Assessment wanted for Structuring a page of content please!

Thank you in advance!

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Congrats! Perfectly solved :+1:


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Wohoo great feeling!

My only question is from the notes in MDN it states that it typically is better to have the separate from the bar for accessibility readers so they can read the two features better. Does this still hold true? I originally had them separate and took me a solid few minutes to realize that this assessment wanted the header to also embody the nav bar!


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I think the forum has removed some of your text. Make sure to use backticks around tags when posting to avoid this.
If I understand you correctly you are talking about nesting <nav> inside <header> vs using <header> and <nav> side-by-side. In my understanding nesting them shouldn’t be a problem as long as you are using these semantic tags and not something like

<div class="header">
  <div class="nav">

Could you post a link where on MDN this was stated?

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Well this has been a learning curve lol, yes it most certainly deleted by text.

This is taken directly from Basic Sections of a Document:
Many web designers consider the navigation bar to be part of the header rather than an individual component, but that’s not a requirement; in fact, some also argue that having the two separate is better for accessibility, as screen readers can read the two features better if they are separate.

Link for reference


Thanks for the link. That’s an interesting statement. It doesn’t seem like a clear thing to do or not to do. I will definitely dig around a bit about that topic.


If you end up digging up more I would greatly appreciate any insight! Yeah and me not having much insight yet on how screen readers in 2022 deal with this, I wasn’t sure if it was something to get too wrapped up in. Main concern obviously is making a website as inclusive for every single individual that stumbles upon it. The way these MDN articles are written is truly heartwarming. The notes included about screen readers throughout gives me this feeling that I’m thoroughly learning about HTML. Sure there are TONS of exceptions and compatibility issues nowadays but…that’s because they’ve spawned from a plethora of centralized corporations lol. The most frustrating aspect is when reading through all of this I can’t help but think “wow if we all just were on the same playing field so much of this lard would be gone”.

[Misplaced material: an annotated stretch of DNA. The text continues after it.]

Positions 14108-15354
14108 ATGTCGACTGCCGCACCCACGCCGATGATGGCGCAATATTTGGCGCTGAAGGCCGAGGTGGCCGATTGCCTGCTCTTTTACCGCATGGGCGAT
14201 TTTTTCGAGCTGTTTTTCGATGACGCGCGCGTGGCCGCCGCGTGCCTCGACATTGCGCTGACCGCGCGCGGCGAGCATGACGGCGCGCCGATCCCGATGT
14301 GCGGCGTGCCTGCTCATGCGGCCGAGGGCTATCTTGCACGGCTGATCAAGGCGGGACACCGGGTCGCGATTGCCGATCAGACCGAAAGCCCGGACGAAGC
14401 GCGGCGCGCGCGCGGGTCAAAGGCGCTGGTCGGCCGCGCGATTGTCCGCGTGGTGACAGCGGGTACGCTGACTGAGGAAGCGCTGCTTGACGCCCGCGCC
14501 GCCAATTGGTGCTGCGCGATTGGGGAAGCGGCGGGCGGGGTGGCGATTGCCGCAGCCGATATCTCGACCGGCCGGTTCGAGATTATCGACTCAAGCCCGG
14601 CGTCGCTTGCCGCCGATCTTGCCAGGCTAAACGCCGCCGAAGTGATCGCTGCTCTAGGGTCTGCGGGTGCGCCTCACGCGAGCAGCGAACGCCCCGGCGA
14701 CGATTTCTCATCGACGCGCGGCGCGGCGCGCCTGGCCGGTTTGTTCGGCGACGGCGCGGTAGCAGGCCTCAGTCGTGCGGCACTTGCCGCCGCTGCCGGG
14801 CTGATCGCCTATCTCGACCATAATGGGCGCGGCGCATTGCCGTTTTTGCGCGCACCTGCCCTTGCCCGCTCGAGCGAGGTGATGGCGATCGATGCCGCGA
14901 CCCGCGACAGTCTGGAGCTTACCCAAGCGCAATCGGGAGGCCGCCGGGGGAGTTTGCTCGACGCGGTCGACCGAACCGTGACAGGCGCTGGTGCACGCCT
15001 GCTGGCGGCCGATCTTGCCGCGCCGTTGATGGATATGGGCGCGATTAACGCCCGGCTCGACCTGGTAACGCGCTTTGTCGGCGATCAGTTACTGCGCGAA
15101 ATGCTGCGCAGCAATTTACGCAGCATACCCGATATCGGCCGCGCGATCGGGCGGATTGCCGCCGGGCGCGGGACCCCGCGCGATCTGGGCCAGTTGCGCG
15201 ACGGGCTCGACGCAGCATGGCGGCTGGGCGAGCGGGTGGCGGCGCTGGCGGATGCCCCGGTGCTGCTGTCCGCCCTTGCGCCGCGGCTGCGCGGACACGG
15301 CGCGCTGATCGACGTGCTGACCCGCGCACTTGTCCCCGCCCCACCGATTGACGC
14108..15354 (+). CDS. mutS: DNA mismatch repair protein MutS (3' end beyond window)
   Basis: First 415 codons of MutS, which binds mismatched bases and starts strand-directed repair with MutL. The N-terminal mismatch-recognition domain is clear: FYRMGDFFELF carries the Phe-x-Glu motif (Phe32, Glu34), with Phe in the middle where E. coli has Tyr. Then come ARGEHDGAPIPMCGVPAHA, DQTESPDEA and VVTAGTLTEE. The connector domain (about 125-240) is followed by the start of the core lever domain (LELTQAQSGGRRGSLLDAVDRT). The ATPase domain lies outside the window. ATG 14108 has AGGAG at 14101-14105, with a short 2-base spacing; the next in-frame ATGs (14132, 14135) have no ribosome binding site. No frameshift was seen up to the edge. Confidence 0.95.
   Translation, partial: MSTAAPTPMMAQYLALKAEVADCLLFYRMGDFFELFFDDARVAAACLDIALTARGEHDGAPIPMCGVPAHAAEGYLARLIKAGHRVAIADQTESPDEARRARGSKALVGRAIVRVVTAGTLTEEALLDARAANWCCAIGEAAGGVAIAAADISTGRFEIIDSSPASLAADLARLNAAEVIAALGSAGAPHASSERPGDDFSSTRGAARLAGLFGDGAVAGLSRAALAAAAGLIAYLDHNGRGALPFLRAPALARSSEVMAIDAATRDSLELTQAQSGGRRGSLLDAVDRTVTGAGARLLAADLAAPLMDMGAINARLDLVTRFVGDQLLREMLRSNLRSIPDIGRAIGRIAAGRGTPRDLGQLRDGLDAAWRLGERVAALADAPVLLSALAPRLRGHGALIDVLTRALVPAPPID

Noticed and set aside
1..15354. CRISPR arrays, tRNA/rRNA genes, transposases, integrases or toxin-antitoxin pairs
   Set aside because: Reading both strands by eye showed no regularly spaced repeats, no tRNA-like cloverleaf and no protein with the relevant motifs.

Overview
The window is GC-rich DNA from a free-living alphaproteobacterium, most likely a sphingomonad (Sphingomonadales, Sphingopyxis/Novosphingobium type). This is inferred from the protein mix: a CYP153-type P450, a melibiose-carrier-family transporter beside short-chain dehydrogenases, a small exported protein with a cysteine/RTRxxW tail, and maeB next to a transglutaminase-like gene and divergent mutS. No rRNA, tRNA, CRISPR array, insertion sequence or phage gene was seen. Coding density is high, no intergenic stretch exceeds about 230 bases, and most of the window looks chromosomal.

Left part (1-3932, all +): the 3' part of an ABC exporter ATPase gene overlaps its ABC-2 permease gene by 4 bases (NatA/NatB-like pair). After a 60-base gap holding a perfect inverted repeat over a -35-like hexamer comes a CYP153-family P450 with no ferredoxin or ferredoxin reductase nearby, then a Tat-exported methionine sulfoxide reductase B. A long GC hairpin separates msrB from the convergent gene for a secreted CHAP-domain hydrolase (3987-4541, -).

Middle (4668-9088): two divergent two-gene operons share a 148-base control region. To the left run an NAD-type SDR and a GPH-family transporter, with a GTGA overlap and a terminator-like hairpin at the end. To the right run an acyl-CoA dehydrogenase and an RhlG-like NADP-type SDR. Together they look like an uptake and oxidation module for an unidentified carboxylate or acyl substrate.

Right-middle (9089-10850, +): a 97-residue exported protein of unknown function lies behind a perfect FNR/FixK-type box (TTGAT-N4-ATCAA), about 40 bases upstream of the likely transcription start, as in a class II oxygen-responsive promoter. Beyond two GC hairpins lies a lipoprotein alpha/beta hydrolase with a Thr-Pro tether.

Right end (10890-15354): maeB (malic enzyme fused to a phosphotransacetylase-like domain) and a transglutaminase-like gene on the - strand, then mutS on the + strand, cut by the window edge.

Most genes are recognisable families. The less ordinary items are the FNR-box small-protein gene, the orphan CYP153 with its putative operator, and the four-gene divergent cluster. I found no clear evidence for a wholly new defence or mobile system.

That’s a great attitude you have there. I completely agree with your statements :heart:

So far I couldn’t find anything problematic about nesting <nav> inside <header>. The axe - Web Accessibility Testing Firefox DevTools Addon didn’t complain about the nesting. (You should check it out if you don’t already know it)
I also read a bit through the WAI-ARIA Authoring Practices 1.2 of the W3C and couldn’t spot something discouraging from nesting. Especially this sentence from 4.2 General Principles of Landmark Design - Step 2:

banner , main , complementary and contentinfo landmarks should be top level landmarks.

There’s no mention of navigation landmarks needing to be top level. Therefore it should be okay to nest them inside other landmarks.

Maybe this was a problem with earlier versions of screen readers and browsers not correctly announcing those landmarks.

I haven’t tested with a real screen reader. Maybe that’s a little project I should tackle sometime. :slightly_smiling_face:


Thank you for all you do as well! I can tell you are quite active on MDN and I can assure you having assistance is such a reassurance :purple_heart:

I did NOT know about that tool, but have already downloaded the extension. So neat that it sits right in the developer tool!!

Ahhh I see that could definitely be true. For what it’s worth given my newness to HTML, if you decide to test it out with a real screen reader I would be eager to assist either via a video chat or discord!

Have a great night,


Amazing thread.
I love rh discussion :heart::100:


Your input means so much as well!

Does rh stand for red hat? :slight_smile:

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Thank you. The “rh” was a typographical error which should be “the”.


No worries! Lol turns out red hat is an open-source coding company which is actually sick. Nice little rabbit hole! They have a hybrid cloud model too…if they were to make that a distributed/peer-to-peer model that would do wonders imo. Like IPFS and what Protocol Labs are doing!!

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